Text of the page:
As the theological undercurrents of the present Middle East turmoil roil ever closer to the surface, well-meaning observers in the West have increasingly looked toward a common biblical ancestor to heal conflict among Muslims, Christians, and Jews. Bruce Feiler’s bestselling Abraham: A Journey to the Heart of Three Faiths (2002), for example, reassures us that “despite the violence, the misunderstanding, and the history of reinterpretation that attends his name, Abraham still is the root of our common heritage and the example for reunion among his children.”
Similar strains of universalism, sometimes embellished with apologetics, have more recently been sounded in the academy. In announcing Oxford University’s new chair in Abrahamic religions, Professor George Pattison of the theology faculty said, “Jews, Christians, and Muslims all refer to Abraham as a friend of God, and I hope that the establishment of this important post will contribute to deepening friendship amongst these three great religions in their diverse quests to honor God rightly.”
But Carol Bakhos of UCLA, in her lucid new book, challenges the notion that the first patriarch can be so innocuously pressed into the service of interfaith reconciliation. “This understanding of Abraham,” she argues, “is rooted neither in Scripture nor in early interpretive traditions but rather in the rhetoric of twentieth-century ecumenical advocacy of religious tolerance and understanding.”
As Jews, Christians, and Muslims forged their respective faiths, Bakhos writes, each evoked and defined itself against the figure of Abraham, who is described in Genesis as “father of a multitude of nations.” She opens her nuanced reading of those traditions—each of which claims to be the sole authentic heir of Abraham’s legacy—with a simple question: “Exactly what is Abrahamic about Judaism, Christianity, and Islam?”
In Genesis, Abraham is the forefather of the Jewish people, a 10th-generation descendant of Noah who is singled out as the bearer of an unconditional covenant which will be that people’s most precious patrimony. This first patriarch exhibits great faith (heeding God’s command to leave his native Mesopotamia and his father’s home for an unknown land), bold compassion (arguing with God to spare the cities of Sodom and Gomorrah), and profound hospitality (welcoming strangers).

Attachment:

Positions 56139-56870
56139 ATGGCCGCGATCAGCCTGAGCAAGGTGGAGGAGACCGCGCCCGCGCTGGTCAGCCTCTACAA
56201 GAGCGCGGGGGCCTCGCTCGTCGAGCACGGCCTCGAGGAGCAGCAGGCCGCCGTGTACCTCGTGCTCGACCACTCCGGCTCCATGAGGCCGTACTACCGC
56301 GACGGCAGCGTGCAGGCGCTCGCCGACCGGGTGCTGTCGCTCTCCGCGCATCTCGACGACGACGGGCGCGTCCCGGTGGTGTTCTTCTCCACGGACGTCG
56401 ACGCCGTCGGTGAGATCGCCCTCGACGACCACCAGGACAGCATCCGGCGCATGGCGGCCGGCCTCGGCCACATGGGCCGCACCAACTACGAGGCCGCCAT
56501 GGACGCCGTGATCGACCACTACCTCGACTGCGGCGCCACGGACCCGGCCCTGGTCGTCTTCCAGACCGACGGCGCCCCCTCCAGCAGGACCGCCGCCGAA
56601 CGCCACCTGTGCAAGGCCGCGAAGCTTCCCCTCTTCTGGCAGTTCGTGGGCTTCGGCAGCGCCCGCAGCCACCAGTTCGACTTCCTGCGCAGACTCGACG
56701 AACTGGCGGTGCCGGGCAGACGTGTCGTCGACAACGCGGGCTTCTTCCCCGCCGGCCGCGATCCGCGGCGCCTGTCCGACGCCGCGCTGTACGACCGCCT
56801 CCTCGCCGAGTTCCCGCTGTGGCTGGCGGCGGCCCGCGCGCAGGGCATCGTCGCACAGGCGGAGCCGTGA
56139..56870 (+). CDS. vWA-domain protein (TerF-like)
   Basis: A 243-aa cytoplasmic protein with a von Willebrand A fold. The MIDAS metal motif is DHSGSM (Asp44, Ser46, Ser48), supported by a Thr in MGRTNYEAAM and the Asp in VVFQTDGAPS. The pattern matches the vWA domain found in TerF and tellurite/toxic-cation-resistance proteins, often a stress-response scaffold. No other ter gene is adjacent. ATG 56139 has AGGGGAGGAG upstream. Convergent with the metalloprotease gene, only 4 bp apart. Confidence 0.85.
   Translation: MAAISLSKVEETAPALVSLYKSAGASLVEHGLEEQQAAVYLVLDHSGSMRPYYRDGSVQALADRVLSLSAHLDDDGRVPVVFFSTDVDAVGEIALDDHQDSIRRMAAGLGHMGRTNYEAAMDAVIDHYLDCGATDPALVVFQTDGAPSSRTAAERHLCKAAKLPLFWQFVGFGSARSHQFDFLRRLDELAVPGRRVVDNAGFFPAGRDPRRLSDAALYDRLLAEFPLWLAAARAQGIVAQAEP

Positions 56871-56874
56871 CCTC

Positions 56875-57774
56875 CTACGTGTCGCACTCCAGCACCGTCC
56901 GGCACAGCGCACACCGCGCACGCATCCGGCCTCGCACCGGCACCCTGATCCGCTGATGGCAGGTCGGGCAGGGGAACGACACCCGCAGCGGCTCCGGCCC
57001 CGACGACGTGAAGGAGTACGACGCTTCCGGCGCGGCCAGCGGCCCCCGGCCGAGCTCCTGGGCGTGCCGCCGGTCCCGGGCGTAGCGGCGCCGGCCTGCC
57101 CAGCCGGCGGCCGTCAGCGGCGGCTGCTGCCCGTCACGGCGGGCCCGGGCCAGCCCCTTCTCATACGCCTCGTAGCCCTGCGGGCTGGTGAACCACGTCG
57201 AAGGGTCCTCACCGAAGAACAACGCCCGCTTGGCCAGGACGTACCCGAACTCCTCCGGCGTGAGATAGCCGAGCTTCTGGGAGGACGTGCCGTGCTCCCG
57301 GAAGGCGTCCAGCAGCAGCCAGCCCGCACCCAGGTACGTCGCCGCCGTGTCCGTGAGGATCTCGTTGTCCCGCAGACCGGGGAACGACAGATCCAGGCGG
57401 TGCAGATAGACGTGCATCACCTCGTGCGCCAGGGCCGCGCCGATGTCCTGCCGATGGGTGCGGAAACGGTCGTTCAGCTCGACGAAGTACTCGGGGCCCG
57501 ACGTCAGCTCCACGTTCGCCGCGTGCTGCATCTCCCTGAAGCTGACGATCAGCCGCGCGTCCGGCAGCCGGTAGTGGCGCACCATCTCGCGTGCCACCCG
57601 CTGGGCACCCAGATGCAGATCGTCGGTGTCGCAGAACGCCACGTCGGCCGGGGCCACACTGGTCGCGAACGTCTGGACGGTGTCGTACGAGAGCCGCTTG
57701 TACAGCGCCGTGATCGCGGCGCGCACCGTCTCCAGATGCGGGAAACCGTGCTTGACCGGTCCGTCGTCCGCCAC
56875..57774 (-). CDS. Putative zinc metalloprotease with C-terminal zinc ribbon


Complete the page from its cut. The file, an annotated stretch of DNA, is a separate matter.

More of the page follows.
Yet Bakhos notes that nowhere does Genesis depict Abraham as arguing with pagans and idolaters. He never fulminates against false gods or rival deities. Neither is he a teacher or proselytizer. Nor, with the exception of circumcision, does he observe Mosaic law. In fact, the ultimate act required of him, the sacrifice of his son, is the very command that cannot be universalized into law.
Such stories come later, when the rabbinic tradition begins to grapple with the early Christian critique of law. Only in the imaginative literature called midrash does Abraham smash his father’s idols. Only in the Mishnah, the earliest compilation of Jewish law, is he said, with some anachronistic license, to have “practiced the entire Torah before it was given.”
In Genesis, however, what matters above all is the question of succession—and it isn’t a question that portends well for interfaith dialogue. Ishmael, Abraham’s firstborn (and the subject of an earlier book by Bakhos), is banished. By the early Middle Ages, Bakhos writes, the rabbinic imagination had identified Ishmael with Islam. Isaac, the younger son, is chosen to carry on the covenantal line. “If anything,” Bakhos writes, this is one instance of how well-meaning talk of confraternity “maintains deeply entrenched misconceptions of Islam, and on some level aggravates the very antagonism it hopes to ameliorate.”
If the Jewish Abraham founds a nation, the Christian Abraham undermines the theological significance of nations themselves. If Judaism represents Abraham as the first partner of God’s unretracted promise, Christianity understands him (and his family) as foreshadowing the fulfillment of that promise and the culmination of the covenant.
Take, for instance, his willingness to sacrifice Isaac. Paul declares that God, like Abraham, “did not withhold his own Son.” (In the Koran’s account of this paradigmatic gesture of submission to God’s will, the son Abraham intends to sacrifice goes unnamed, and early Islamic exegetes disagreed about whether it was Ishmael or Isaac.)